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Brigadier-General Ellison Capers, Confederate Military History, a library of Confederate States Military History: Volume 5, South Carolina (ed. Clement Anselm Evans) 93 17 Browse Search
The Photographic History of The Civil War: in ten volumes, Thousands of Scenes Photographed 1861-65, with Text by many Special Authorities, Volume 7: Prisons and Hospitals. (ed. Francis Trevelyan Miller) 4 0 Browse Search
Eliza Frances Andrews, The war-time journal of a Georgia girl, 1864-1865 3 1 Browse Search
The Daily Dispatch: August 28, 1863., [Electronic resource] 2 0 Browse Search
Horace Greeley, The American Conflict: A History of the Great Rebellion in the United States of America, 1860-65: its Causes, Incidents, and Results: Intended to exhibit especially its moral and political phases with the drift and progress of American opinion respecting human slavery from 1776 to the close of the War for the Union. Volume II. 2 0 Browse Search
Rebellion Record: a Diary of American Events: Documents and Narratives, Volume 7. (ed. Frank Moore) 2 0 Browse Search
Rebellion Record: a Diary of American Events: Documents and Narratives, Volume 2. (ed. Frank Moore) 1 1 Browse Search
The Daily Dispatch: August 15, 1861., [Electronic resource] 1 1 Browse Search
The Daily Dispatch: August 8, 1861., [Electronic resource] 1 1 Browse Search
The Daily Dispatch: August 7, 1861., [Electronic resource] 1 1 Browse Search
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Browsing named entities in Eliza Frances Andrews, The war-time journal of a Georgia girl, 1864-1865. You can also browse the collection for Anderson, South Carolina (South Carolina, United States) or search for Anderson, South Carolina (South Carolina, United States) in all documents.

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Eliza Frances Andrews, The war-time journal of a Georgia girl, 1864-1865, chapter 3 (search)
he wretches should come into my presence. I would rather face them anywhere than here in South-West Georgia, for the horrors of the stockade have so enraged them that they will have no mercy on this country, though they have brought it all on themselves, the cruel monsters, by refusing to exchange prisoners. But it is horrible, and a blot on the fair name of our Confederacy. Mr. Robert Bacon says he has accurate information that on the first of December, 1864, there were 13,010 graves at Anderson. It is a dreadful record. I shuddered as I passed the place on the cars, with its tall gibbet full of horrible suggestiveness before the gate, and its seething mass of humanity inside, like a swarm of blue flies crawling over a grave. It is said that the prisoners have organized their own code of laws among themselves, and have established courts of justice before which they try offenders, and that they sometimes condemn one of their number to death. It is horrible to think of, but what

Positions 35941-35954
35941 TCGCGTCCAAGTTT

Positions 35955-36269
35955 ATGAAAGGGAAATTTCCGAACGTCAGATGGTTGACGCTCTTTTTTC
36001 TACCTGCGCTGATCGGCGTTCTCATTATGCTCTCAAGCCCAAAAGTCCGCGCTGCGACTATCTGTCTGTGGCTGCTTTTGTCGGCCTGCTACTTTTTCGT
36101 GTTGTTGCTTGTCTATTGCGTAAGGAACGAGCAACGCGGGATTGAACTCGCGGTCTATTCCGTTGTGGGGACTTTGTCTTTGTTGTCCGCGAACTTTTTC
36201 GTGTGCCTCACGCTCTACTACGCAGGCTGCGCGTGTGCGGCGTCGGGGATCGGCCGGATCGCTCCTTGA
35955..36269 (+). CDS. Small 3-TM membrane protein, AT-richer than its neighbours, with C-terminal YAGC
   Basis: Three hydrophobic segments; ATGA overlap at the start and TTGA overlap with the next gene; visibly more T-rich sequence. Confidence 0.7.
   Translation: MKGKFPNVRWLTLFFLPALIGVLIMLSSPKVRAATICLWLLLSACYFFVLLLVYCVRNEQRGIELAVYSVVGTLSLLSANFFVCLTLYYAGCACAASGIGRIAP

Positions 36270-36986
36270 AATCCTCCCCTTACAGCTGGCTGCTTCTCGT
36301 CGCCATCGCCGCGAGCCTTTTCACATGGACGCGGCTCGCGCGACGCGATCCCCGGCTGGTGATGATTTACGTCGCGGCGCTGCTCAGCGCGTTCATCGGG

Eliza Frances Andrews, The war-time journal of a Georgia girl, 1864-1865, chapter 7 (search)
of a gentleman in avoiding a difficulty which, in the excited state of public feeling, must have led to a general melee. My recollection is that his whole conduct, while in command of our town, was characterized by a desire to make his unpopular office as little offensive as possible, and I take pleasure in stating that his efforts were afterwards more fully appreciated by the people. Miss Kate Tupper is at her brother's, completely broken in health, spirit, and fortune. She was in Anderson (S. C.) during the horrors committed there, and Mr. Tupper thinks she will never recover from the shock. All her jewelry was taken except a gold thimble which happened to be overlooked by the robbers, and her youngest brother was beaten by the villains about the head and breast so severely that the poor boy has been spitting blood ever since. Old Mrs. Tupper, one of the handsomest and best-preserved old ladies of my acquaintance, turned perfectly gray in five days, on account of the anxieties